Enspiral is a network of professionals and enterprises whose goal is to empower collaborative social entrepreneurship. It was founded in 2008 by Joshua Vial, a freelance computer programmer, running with the core idea that if freelancers donated some of their part-time income to the community, the aggregated resources could be used to support socially focused projects to which they could devote the rest of their time. Nowadays, Enspiral is made up of three parts: The Enspiral Foundation, Enspiral Services and Startup Ventures, a dynamic network of different groups and people comprising teams, which provide a broad range of services such as website and application creation, creative services and project management, all of which are aimed at generating social value.

Enspiral Foundation.png

For more, see special P2P Foundation report, Value in the Commons Economy

2.4 Partner State, Public-Commons Cooperation and the Commonification of Public Services

In our analysis of the practices of the growing urban commons in the city of Ghent, based on the mapping of 500+ projects, we can see that underlying this emergence, is a radical shift in value regime. What we see is an evolution from a commodity-based value regime, to a contribution-based value regime. Commons-based economics are contributory economics!

At the core of the new value regime is the open productive community, what we call the peer production communities, who collectively create, maintain and manage a resource, through contributions. Some of these contributions are paid for (salaries, freelancers working on paid projects), others are not. But around these commons, are also entrepreneurial (or entre-donneurial, as we call them) coalitions of those entities that create added value around the commons, depending on market needs, and in order to create livelihoods for themselves and their families. When these economies work for the commons, we have a generative or ethical economic entity. Finally, nearly all of these projects, we find this in both open source and urban commons contexts, have ‘for-benefit associations’ that manage the infrastructure of cooperation, without ‘commanding’ the work; They often also help mediate conflicts between contributors and companies for example. We also found that at nearly level, there is informal or formal support from local territorial entities. For example, the city may provide the places and buildings that can be used by these projects, and may stimulate their emergence, for example through ‘temporary usage’ policies; they also often help or subsidize the for-benefit associations that maintain these commons, and act as incubator for potential economic spinoffs.

From these microfoundations of the new commons-centric value regime, we believe that we can posit an idealized commons-centric political economy:

  1. In which the citizens contribute to the common good through their contributory engagements to commons projects
  2. In which the economy becomes generative, i.e. supporting the commoners and the non-human biotic communities and resources;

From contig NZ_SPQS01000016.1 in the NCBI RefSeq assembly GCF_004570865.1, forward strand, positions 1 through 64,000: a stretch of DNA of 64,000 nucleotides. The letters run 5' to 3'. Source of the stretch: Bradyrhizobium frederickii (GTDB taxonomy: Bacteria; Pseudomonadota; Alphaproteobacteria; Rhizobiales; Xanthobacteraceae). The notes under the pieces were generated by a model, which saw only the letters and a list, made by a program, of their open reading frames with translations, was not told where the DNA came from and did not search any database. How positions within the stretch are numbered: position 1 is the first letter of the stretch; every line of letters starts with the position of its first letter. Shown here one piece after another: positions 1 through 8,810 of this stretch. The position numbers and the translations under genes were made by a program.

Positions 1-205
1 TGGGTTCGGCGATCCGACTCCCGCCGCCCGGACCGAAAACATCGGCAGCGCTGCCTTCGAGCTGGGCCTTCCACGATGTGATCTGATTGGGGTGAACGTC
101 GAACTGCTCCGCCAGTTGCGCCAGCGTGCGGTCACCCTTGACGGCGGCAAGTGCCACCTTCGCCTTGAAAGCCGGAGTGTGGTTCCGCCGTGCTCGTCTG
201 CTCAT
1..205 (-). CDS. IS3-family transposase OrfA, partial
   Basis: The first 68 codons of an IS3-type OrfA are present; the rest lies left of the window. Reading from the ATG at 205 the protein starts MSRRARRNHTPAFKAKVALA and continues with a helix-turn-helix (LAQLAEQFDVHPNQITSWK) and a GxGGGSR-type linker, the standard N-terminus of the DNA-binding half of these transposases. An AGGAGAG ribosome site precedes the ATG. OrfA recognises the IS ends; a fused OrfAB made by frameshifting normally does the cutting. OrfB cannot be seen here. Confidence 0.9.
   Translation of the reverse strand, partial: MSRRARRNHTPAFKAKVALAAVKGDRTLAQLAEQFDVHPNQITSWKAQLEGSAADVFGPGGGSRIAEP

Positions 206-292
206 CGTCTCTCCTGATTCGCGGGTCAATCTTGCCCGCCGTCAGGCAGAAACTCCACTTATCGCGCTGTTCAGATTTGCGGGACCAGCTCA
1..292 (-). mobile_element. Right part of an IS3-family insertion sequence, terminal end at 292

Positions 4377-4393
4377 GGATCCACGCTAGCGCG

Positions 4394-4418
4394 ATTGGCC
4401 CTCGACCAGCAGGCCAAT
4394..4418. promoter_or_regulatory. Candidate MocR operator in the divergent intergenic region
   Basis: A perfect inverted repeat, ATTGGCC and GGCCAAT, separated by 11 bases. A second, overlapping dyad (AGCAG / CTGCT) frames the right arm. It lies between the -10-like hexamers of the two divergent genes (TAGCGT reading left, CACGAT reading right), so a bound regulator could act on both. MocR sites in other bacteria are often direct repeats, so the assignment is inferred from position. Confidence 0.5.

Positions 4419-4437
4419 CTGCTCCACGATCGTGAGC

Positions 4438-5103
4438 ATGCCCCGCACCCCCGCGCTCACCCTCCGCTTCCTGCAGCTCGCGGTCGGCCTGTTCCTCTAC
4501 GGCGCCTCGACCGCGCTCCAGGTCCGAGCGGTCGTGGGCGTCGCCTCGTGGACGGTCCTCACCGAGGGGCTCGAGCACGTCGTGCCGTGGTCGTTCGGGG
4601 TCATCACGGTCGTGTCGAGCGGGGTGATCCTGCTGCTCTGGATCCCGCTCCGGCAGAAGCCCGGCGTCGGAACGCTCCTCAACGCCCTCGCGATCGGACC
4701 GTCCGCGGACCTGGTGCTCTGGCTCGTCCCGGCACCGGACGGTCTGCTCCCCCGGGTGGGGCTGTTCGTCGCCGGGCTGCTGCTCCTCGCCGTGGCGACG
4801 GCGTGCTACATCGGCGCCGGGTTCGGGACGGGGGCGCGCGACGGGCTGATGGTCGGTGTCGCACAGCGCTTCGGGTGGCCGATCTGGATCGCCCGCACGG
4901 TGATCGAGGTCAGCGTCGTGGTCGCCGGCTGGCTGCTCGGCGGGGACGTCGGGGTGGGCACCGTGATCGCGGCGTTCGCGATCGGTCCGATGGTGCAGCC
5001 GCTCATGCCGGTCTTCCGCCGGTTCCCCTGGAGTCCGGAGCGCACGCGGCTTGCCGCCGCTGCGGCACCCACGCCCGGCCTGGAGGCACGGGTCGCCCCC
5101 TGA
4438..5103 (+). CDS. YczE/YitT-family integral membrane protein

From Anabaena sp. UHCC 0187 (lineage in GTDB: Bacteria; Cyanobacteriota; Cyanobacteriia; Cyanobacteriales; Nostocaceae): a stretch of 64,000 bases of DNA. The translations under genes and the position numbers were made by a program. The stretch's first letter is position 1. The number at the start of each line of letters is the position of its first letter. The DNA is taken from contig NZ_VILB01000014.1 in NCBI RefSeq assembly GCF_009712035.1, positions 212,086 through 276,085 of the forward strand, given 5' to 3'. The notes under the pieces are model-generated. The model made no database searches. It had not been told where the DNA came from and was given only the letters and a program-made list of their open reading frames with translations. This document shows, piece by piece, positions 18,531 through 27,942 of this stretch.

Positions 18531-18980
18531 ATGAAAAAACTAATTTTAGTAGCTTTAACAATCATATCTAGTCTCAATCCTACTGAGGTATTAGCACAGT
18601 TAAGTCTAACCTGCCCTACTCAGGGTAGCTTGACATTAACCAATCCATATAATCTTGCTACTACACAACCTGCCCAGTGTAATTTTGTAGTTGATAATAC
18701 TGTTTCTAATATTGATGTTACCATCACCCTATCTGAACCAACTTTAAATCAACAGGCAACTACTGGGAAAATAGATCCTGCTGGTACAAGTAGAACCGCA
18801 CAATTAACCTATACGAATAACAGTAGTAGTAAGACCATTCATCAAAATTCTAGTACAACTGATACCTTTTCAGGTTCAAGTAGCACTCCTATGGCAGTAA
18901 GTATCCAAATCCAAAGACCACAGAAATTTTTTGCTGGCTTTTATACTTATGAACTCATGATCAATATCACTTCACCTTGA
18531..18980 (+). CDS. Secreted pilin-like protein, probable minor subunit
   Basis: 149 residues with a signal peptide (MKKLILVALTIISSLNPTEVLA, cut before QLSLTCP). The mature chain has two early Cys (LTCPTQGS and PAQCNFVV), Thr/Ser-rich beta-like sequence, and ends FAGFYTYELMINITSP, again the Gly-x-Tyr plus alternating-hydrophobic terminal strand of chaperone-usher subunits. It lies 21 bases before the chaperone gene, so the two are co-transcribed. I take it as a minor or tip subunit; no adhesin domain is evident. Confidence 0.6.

3. In which ‘common good institutions’ , such as the state, as a general enabling and empowering magazines, which reinforces the ‘commons of capabilities’ of the citizenry and assists

Figure 3: Urban Contributive Economy: Commons, Markets and For-Benefit Associations

Synthetic overview Bauwens Onzia.jpg
Source: Bauwens & Onzia (2017)

When a city or state or other public entity supports the development of individual and collective autonomy, we call this a ‘partner state’. Such a partner state engages in cooperation and support with commons-centric civic groups, through public-commons protocols and may eventually ‘commonify’ public institutions by changing them into multi-stakeholder governed institutions and using new forms of inalienable property of which the state can be the steward, but cannot dispose or sell to the market.

Figure 4: The three great spheres of social life in commons transition

State economy and civil society.png
Source: Kostakis & Bauwens 2014)

The graph just below shows a stylized version of such public-commons cooperation protocol, inspired by the system that is active in the Italian city of Bologna:

  1. The city has a commons lab which is the interface with the commons-centric citizen initiatives
  2. The city and the citizen collectives sign a commons accord, a cooperation charter for the specific project
  3. The city acts as the coordinator for the assistance, in concert with the commercial sector, the official NGO sector, and the research institutions, instituting a ‘poly-governance’ mechanism to organize such support.

Figure 5: Public-commons cooperation protocols

Public-commons cooperation protocols.png
Source: Bauwens & Onzia (2017)

2.5 A cyber-physical infrastructure for production within planetary boundaries

In the report mentioned above, i.e. P2P Accounting for Planetary Survival, we envisage a three-layered integrated cyber-physical infrastructure for the coordination of human productive activities within ecological boundaries:

  1. The first level is the level of free coordination, i.e. the open and free collaboration of contributors, who can enter or leave the ecosystem, based on stigmergy: the sharing of data across networks, following the principles of transparency and holoptism (the capacity to see the whole system from any point of view), allows participants to free coordinated their activities, without the presupposition of hierarchical command. It’s the standard coordination form of open source communities.